By John Di Leonardo
Every year, well-meaning people buy domestic ducks from hatcheries or live slaughter markets and release them to the wild. Not only am I vehemently opposed to their release, but I am opposed to their purchase in the first place.
A dog and cat shelter that bought puppies from a puppy mill or cats from a pet store would not be considered a rescue organization. Likewise, it does not rescue to purchase ducklings from hatcheries or spent hens from egg farms. This only puts money into the pockets of animal abusers so they can abuse more animals. “Rescue” by purchase is not only misguided but wholly unnecessary. Without buying a single animal, our organization LION directly rescues hundreds of ducks, chickens, and other animals each year. We rescue dozens by trading vegan meats for live animals during the holidays and hundreds more by rescuing them from abandonment to the wild following school hatching projects and Easter photoshoots.
Just like our companion and farmed animals, ducks and geese were domesticated by humans thousands of years ago. Selective breeding has produced animals vastly different from their wild counterparts, just like dogs and wolves. Bred for either egg or meat production, they have large bodies and small wings, rendering them flightless and unable to escape predators or find open water when ponds freeze. They lack the survival instincts of wild birds; many were raised in incubators and never learned even limited skills from their mother. When abandoned on ponds, they do not know how to forage for naturally occurring food and often starve to death. Literally “sitting ducks” they are routinely attacked and killed by predators. Most die within the first few days of being dumped. If they make it until winter, they face diminishing natural food sources and frozen ponds and cannot migrate to find water.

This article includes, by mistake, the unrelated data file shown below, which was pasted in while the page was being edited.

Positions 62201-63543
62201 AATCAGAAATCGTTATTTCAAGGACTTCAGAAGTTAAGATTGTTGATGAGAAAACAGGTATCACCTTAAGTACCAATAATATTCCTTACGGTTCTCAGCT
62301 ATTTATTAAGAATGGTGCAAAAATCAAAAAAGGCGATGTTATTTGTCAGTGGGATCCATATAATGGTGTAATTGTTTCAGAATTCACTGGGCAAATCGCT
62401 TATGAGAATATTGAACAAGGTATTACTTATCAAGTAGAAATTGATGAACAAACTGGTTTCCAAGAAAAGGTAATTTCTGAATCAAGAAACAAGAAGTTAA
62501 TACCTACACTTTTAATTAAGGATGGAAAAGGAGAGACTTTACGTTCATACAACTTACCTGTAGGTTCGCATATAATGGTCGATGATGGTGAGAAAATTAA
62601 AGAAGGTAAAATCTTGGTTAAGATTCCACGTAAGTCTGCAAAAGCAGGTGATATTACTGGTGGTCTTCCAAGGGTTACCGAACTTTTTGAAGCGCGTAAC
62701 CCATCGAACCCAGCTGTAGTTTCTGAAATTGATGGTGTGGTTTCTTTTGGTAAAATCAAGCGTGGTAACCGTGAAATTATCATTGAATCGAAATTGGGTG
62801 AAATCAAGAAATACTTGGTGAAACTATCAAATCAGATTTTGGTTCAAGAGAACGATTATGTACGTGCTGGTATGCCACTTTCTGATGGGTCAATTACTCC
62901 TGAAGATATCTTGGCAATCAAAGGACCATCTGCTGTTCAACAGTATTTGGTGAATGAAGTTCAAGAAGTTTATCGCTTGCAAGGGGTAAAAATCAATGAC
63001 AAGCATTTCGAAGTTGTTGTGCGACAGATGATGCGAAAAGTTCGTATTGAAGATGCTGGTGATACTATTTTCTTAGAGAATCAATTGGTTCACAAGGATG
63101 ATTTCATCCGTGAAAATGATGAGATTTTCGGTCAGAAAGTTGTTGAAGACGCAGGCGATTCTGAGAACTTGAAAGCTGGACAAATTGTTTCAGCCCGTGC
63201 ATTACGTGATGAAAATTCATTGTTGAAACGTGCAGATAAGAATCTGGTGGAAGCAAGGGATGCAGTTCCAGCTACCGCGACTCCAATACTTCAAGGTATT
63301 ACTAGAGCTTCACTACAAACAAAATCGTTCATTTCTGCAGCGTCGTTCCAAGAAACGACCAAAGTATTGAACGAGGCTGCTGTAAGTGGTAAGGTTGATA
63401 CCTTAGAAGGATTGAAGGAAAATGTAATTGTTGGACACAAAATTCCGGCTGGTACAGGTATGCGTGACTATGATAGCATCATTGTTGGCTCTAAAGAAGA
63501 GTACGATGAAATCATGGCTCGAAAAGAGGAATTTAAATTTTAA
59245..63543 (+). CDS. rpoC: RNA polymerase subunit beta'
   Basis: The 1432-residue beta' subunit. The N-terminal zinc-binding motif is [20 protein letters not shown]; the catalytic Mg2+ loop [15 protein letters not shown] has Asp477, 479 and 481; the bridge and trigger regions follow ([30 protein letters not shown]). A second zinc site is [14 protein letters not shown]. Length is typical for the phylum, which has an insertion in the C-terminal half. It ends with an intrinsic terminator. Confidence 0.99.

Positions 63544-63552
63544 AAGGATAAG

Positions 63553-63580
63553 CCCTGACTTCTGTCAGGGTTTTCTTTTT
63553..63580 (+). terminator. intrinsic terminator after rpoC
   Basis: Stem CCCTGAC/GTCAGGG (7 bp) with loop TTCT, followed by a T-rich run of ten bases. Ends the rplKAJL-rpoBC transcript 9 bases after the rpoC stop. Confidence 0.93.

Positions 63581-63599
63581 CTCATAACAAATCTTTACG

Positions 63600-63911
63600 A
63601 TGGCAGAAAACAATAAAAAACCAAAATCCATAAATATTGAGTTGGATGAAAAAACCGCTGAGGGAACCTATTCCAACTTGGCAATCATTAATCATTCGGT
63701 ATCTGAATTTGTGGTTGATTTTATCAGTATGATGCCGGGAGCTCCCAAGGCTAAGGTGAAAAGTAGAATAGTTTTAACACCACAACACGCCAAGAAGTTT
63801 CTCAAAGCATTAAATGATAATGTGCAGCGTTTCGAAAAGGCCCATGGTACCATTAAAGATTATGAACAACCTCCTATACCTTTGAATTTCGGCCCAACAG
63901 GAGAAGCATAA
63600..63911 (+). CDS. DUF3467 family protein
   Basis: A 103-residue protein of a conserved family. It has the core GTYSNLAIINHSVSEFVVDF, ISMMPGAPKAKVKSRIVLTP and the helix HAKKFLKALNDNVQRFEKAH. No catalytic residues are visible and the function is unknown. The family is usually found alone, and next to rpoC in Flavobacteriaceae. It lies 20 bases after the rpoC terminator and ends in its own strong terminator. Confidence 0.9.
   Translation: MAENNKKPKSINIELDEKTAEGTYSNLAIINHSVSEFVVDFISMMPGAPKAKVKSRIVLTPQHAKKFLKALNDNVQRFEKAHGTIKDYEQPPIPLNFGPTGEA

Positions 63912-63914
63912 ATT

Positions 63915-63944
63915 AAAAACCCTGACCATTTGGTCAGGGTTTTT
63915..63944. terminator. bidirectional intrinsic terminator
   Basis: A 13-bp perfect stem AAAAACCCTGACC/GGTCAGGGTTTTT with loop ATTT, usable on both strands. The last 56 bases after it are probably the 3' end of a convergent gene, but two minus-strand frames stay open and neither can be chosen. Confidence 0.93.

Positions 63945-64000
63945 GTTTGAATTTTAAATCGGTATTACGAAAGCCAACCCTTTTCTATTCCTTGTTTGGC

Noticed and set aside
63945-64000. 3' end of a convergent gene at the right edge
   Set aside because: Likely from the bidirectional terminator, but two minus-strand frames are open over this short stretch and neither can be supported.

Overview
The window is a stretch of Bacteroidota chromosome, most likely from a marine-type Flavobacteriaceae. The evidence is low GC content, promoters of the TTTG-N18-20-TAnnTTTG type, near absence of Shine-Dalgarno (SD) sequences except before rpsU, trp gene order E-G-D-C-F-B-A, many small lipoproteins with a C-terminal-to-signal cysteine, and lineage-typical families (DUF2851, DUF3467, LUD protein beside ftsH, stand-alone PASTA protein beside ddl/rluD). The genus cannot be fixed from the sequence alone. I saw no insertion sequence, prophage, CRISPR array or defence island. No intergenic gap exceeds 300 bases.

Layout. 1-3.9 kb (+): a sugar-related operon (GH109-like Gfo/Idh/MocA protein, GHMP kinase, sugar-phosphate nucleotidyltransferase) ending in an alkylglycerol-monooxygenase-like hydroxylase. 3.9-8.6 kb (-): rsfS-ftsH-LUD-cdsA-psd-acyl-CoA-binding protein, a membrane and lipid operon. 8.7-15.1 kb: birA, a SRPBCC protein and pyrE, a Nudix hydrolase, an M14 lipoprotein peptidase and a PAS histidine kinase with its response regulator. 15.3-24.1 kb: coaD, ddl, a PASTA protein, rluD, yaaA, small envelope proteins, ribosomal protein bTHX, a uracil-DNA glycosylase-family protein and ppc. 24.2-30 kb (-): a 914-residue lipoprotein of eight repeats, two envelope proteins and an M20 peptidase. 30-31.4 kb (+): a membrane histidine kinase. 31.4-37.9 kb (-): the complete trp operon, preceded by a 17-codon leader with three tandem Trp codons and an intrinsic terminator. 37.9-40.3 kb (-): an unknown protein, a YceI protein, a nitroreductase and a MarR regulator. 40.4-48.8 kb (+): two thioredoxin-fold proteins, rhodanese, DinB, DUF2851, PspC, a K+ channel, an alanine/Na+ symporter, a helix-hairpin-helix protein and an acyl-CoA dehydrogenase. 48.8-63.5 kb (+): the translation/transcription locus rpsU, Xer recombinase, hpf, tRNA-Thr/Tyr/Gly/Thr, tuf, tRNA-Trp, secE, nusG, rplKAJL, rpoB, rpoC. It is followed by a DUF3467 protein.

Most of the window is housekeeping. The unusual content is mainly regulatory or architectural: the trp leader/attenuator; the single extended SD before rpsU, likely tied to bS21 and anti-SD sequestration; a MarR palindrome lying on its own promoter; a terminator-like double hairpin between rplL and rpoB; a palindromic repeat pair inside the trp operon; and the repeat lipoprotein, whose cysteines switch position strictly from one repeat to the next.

When introduced into nature, non-native species disrupt natural ecosystems and can spread disease to native species. Should these domestic ducks and geese breed with wild birds, their offspring will likely be flightless, exposing the young to the same dangers as their domestic parent. The National Park Service has noted that “threats from invasive species play a critical part in [the] loss of native biodiversity,” and recognizes that invasive species frequently “start out as pets.”
For these and many other reasons, fowl abandonment is a crime, punishable by a year in jail, a one-thousand dollar fine, or both in the USA. Abandoning a Muscovy duck also violates a federal order in addition to state law.
Please remember the adage “Adopt don’t shop” applies to all species and make a small vow—or Anuvrat—with me today to never buy an animal for any reason.
Community members can take further action to protect domestic and wild birds alike by reporting sightings of domestic waterfowl in public parks and waterways to www.humanelongisland.org and by contacting their legislators and urging them to support Assemblymember Linda Rosenthal’s NYS Assembly Bill 142 to end hatching projects in New York schools.
(It is a republished article. It was first published in our issue dated February 26, 2022)
John Di Leonardo is the founding director of Humane Long Island. He was previously the Senior Manager of Grassroots Campaigns and Animals in Entertainment Campaigns for People for the Ethical Treatment of Animals (PETA). He has a Master’s degree in Anthrozoology from Canisius College. He also earned a graduate certificate in Jain Studies from the International School of Jain Studies (ISJS) in India. John can be reached at [email protected].